The risk of injury is inherent in sports and injury is recognized as a major public health issue.1 In addition to pain, physical disability and absenteeism, the financial costs involved in surgery, and rehabilitation should be considered.1 As a consequence, injury prevention is imperative in order to decrease an athlete’s risk of injury and reduce costs for the sports team and society.

The number one goal of the sports physical therapist is to make sure that the athlete is in optimal shape to perform, but with a minimal risk for developing an injury at the same time.2 The aim of this International Federation of Sports Physical Therapy (IFSPT) Perspective is to raise awareness about the importance of contextual and behavioral factors when planning and implementing injury prevention. Also, it outlines the potential role of the IFSPT as a facilitator of data and information exchange among sports physical therapists worldwide.

Different countries and contexts for injury prevention

Sports physical therapists implement injury prevention in different sports, contexts and countries, taking into account the different cultures.3 One of the barriers to the effectiveness of a preventive program is lack of consideration regarding interrelations between physical, biological, economic and social aspects.3 Following this reasoning, a study indicated why and how three states from the United States of America were able to facilitate the successful creation and adoption of heat acclimatization guidelines.4 Each state had a different reason to change policies regarding heat stroke/heat related illness prevention. Arkansas’ process was initiated due to the death of one high school-aged athlete from exertional heat stroke.4 In Georgia, the main reason was the high number of sudden deaths that occurred in sport in that state.4 In New Jersey, the policy makers wanted to be proactive and created a policy to protect student-athletes and to protect the state from litigation.4 Therefore, considering that differences among sport-teams, countries, and states influence injury risk and preventive actions, it is important to identify how sports injury prevention is being organized and implemented worldwide.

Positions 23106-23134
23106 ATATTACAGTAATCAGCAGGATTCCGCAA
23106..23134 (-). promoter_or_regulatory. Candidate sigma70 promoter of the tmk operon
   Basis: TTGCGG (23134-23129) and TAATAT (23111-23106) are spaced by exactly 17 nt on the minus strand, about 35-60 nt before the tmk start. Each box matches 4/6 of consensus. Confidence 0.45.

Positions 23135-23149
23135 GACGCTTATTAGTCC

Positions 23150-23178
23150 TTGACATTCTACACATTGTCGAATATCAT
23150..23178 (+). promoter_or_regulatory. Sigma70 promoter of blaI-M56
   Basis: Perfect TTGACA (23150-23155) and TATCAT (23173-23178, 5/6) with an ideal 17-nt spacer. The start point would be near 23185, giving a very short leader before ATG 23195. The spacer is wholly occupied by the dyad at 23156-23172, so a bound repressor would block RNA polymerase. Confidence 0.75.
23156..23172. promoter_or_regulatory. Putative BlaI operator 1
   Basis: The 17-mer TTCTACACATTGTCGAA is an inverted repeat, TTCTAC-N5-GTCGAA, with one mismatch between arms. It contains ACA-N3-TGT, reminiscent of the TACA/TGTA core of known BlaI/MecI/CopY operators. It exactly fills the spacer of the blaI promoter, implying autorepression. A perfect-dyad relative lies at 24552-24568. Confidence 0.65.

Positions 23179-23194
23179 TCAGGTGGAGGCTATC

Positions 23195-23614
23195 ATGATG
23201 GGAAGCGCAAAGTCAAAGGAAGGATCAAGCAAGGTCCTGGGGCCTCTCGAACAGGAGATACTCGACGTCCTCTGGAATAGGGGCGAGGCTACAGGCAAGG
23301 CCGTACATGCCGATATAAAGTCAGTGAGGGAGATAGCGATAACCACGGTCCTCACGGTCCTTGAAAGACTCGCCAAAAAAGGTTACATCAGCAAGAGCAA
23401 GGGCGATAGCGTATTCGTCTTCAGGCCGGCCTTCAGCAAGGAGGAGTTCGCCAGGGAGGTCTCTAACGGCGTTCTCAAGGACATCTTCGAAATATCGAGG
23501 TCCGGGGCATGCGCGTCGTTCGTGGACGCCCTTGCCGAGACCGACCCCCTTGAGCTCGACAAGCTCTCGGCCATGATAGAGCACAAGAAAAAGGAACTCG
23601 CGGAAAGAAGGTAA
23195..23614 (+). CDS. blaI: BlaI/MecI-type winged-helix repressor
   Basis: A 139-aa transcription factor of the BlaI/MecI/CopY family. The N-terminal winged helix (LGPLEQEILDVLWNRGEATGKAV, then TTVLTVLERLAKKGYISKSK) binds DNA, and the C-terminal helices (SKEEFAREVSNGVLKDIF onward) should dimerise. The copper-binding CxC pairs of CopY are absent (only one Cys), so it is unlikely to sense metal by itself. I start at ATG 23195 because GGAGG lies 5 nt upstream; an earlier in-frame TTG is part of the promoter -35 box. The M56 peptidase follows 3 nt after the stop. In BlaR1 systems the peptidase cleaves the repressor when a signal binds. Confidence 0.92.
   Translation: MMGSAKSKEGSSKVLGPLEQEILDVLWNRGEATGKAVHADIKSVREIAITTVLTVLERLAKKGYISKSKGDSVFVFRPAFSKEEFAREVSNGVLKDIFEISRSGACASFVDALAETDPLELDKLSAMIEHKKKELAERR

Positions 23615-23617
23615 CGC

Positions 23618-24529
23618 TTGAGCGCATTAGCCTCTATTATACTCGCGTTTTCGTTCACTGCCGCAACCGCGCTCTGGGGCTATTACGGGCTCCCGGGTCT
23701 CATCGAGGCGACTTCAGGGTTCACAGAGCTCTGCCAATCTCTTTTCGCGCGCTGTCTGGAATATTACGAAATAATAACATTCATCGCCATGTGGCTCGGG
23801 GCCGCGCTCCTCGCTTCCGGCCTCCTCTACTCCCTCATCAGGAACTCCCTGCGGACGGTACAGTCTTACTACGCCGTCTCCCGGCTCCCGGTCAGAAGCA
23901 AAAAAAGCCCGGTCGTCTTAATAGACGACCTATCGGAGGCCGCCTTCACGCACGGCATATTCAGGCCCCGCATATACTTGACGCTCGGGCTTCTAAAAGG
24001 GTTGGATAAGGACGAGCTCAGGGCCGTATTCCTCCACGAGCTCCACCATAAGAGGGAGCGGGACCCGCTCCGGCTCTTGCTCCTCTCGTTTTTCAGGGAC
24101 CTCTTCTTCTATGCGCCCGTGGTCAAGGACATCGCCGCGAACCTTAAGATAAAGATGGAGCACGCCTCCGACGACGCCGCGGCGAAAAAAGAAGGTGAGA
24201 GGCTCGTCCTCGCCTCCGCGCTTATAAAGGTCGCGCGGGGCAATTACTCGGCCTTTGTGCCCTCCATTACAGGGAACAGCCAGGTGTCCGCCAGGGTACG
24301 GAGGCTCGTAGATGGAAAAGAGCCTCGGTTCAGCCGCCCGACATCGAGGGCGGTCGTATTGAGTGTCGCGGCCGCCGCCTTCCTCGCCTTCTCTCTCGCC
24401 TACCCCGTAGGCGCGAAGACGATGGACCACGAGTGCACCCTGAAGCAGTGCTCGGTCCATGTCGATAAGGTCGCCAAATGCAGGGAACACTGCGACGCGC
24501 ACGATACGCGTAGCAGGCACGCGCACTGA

According to Van Mechelen’s sequence of prevention, a standardized injury registration system is imperative for success of an evidence-based injury prevention approach.3 Therefore, it can be expected that this applies to every club or team worldwide. However, this has not been investigated, and could be approached and organized differently among diverse countries and cultures around the world. Nevertheless, a profound insight into injury prevention is essential to be able to improve implementation and adherence strategies worldwide in order to contribute to the athlete’s health and safety.

Athlete’s behaviour and effective implementation

When dealing with sports injury prevention, the athlete’s behavior plays an important, but frequently forgotten, role. Cusimano et al5 showed that a previous ankle injury did not significantly increase the odds of using an ankle support device, proposed as the most effective measure for the prevention of ankle sprains,6 in basketball athletes. Interestingly, the largest barrier identified by Cusimano et al5 to ankle support device use was a lack of aesthetic appeal. Similarly, other authors found major barriers for concussion registration among athletes, such as fear of losing current or future playing time, a misconception that concussive injury is not serious and a fear of letting one’s team down.7 Better knowledge regarding athletes’ behaviors is fundamental in the development and effective implementation of injury prevention programs and education.

The challenge of implementation and adherence

Differences in injury prevention approaches between different sports and countries might contribute to different injury prevention outcomes. However, there is a lack of studies which investigate this issue. Thein-Nissenbaum and Brooks8 found that female high school basketball players from Wisconsin had a very low adherence to a home-based injury prevention program. The reasons for this low adherence rate included, “I did not have time to do the program,” followed by, “I forgot to do the program.” Luckin et al9 identified participants who did not complete strength training indicating that (1) perceived time constraints (53.1%), in addition to (2) lack of knowledge on exercise progression and form (52.5%) were prominent perceived barriers to strength training adherence. Thus, education and supervision during the prevention (training) process may be determinant to the success of the program. In this regard, joint engagement of the sports physical therapist, the strength-conditioning coach, and head coach is essential for athlete adherence in prevention strategies.

An IFSPT role in worldwide sports injury prevention!

The IFSPT could be the source of information and guidance for the sports physical therapist in processes related to the athlete’s health and safety. The IFSPT could collaborate with its member organizations or other groups to understand the athlete’s behavior and inform injury prevention organization worldwide. With this information, the IFSPT could guide and facilitate the exchange of information between countries, allowing the past experiences of one member (or group) to enable others to successfully deal with barriers or challenges related to injury prevention they discover in their practice.